A Runner’s Brain Inspired by the Children’s Book, Never Take A Shark To The Dentist

January 17, 2013 Posted By: Serena Burla

The other day my son Boyd (now 4 years old) and I went to the library and checked out our weekly pile of books including some old favorites and some never reads. We always check out more than we can carry and get an extra weight workout in during this process. Children’s books are one of my guilty pleasures. I love reading books to kids (especially Boyd), because I can then listen to their insightful comments and predictions. I also find the level of imagination required by the authors and illustrators to be very interesting.

I have always loved reading. Admittedly, I am one of those people wholikes reading a book from cover to cover in a single sitting.As a professional runner-mom it’s a good thing I stick to reading children’s books to Boyd at night, and save most of my novel reading for long trips. That way I protect my rest. Otherwise, I have to make my husband turn off the light at a good hour.

Anyhow, Boyd and I checked out and proceeded to read a new-to-us book called Never Take a Shark to the Dentist (and other things not to do). It was a very funny and clever read that I have gratefully read numerous times now without getting bored (never hold hands with a lobster was my favorite page). It ended with a … “but always” scenario (I won’t ruin the ending in case you check it out).

Somehow this, and the start of the New Year got me thinking about new runners and funny lessons or situations my running friends and I have found ourselves learning or experiencing through the years. For runners it is incredibly important to always try to think in the positive. I have been encouraged tocontrol my mind by engaging in positive thinking activities such as rephrasing statements and looking at situations from different angles. Therefore, my recent reading experience has inspired me to create my own collection of running stories or thoughts, if you will. They focus on the positive using “always” rather than “never”. So put your imaginations to work for the illustrations, use yourself as the character, or fill in the blanks with how I came to share these “always” running moments. For my running friends who’ve experienced these with me; we carry on.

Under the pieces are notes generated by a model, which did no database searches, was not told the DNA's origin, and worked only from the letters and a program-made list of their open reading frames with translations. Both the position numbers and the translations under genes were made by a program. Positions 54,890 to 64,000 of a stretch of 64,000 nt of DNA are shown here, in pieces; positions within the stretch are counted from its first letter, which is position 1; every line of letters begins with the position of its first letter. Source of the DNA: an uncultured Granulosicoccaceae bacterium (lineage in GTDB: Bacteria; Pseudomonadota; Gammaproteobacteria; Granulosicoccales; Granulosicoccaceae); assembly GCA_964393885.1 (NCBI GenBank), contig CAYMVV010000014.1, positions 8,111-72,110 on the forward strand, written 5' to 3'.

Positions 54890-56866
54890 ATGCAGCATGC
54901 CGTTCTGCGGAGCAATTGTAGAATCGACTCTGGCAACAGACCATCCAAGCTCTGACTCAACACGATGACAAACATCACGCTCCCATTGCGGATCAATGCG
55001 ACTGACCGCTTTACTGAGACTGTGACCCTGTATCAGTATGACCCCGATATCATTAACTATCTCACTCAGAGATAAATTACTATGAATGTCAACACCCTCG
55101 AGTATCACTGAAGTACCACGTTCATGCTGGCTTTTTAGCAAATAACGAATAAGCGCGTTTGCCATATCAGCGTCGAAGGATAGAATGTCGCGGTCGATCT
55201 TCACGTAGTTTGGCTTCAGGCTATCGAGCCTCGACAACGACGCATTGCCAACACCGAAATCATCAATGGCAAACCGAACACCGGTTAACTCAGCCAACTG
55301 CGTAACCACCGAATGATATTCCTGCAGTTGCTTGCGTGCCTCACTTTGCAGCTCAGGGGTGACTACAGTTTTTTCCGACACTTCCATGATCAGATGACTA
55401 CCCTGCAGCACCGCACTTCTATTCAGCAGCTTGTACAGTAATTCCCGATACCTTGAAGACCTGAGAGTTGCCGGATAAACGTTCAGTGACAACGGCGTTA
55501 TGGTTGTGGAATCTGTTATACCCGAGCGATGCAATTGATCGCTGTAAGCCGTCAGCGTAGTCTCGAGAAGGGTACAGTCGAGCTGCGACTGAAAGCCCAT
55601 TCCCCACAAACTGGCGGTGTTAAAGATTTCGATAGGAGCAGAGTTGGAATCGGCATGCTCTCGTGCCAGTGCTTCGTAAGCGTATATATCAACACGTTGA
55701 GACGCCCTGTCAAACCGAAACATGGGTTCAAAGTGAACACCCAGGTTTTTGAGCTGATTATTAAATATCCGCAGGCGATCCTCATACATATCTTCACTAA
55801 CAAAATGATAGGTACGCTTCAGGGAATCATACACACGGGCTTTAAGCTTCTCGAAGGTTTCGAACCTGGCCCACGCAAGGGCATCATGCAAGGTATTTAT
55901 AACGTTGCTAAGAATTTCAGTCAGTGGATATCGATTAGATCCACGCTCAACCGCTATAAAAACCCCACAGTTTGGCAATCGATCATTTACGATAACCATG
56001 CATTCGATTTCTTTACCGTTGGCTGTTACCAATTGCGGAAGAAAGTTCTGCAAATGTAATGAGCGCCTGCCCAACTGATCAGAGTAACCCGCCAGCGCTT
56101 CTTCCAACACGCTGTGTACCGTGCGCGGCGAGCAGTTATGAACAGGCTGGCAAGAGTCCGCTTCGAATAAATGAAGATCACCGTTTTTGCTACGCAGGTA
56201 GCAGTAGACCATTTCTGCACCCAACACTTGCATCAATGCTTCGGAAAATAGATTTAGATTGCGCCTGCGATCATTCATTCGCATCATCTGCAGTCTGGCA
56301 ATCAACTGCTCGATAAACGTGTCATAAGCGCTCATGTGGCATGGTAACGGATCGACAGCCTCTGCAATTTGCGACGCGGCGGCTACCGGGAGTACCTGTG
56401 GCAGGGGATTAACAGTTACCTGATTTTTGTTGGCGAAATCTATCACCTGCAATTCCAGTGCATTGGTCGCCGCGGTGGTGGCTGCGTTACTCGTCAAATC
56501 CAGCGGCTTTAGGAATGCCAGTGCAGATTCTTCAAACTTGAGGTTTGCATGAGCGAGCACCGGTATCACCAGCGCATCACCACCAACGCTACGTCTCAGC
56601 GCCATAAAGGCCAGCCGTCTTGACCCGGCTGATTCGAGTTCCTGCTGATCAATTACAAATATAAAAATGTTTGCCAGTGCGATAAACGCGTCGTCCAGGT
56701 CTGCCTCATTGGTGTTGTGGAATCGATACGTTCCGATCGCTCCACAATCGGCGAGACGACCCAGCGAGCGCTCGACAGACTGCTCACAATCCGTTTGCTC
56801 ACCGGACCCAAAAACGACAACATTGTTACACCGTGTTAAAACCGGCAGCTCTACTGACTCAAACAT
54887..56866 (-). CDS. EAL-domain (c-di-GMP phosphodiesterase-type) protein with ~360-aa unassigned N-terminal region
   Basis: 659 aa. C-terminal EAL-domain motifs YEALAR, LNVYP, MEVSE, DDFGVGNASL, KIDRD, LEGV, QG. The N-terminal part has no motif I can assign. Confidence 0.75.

Always Scenarios of Running by Serena Burla

Always take that first running step, you won’t regret it. It is often the hardest to do but the most important in the end
Always bring your own gloves; all others may be covered in excess snot, spit, sweat, etc.
Always check around you before you blow a snot rocket
Always establish eye contact with drivers while running and be sure they are going to stop
Always double knot your shoes and zip the bottoms of your warm up pants to prevent falls
Always give dogs plenty of room when passing
Always be aware of squirrels crossing or they might end up your leg
Always verbally announce when you are passing someone from behind. You might want to do this when you are several steps away to prevent an incident due to reflexes and you will feel less guilty when you scare someone
Always find new trails and parks to discover when you travel
Always layer up
Always head straight for your run after work before stopping at home
Always put crumpled up newspaper in wet shoes to dry them
Always wipe with nonpoisonous leaves, even wiping with a rock would be better
Always save Chili day for the night before a scheduled day off
Always beware of the port-a-potty splash
Always keep a balance between hard and easy/recovery days
Always recruit a running buddy when you are feeling down or unmotivated
Always put one foot in front of the other. Take one step at a time
Always remember how good you feel when you finish (mentally at least)
Always be patient with your running journey
Always remember that ice is your friend and helps cure most ailments
Always stretch post run
Always run with a sports bra (for women- even if you think you have little there)
Always keep your hair long enough for a ponytail or short enough that you don’t have to worry about it
Always make sure your running loop with the river crossing is not flooded if you don’t plan on running out and back.
Always wear sunglasses or a hat when you are the first ones to hit the trails in summer to avoid breaking all the spider webs with your face
Always find a good meeting place for brunch after a long run
Always keep an extra change of clothes and shoes in your car- pony tail holders too (to change into afterwards, for an impromptu run, or in case you run out of gas)
Always allow more time than you think you will need for a run, especially if you are meeting people. One person will always be a tiny bit late
Always share your love of running
Always take advantage of sprinklers in the summer
Always have a few friends to call if you need a babysitter last minute in order to get in your run
Always work as much on the mental side of running as physical
Always make sure you belong to the golf course or know someone who does when you do strides on the 10th hole and grab a drink of water
Always wear a headlight and reflective gear at night
Always share words of support to other runners once in a while
Always surround yourself with an amazing support team
Always continue towards your goals and set new ones once they are reached
Always be the best runner you can be
Always enjoy your running journey

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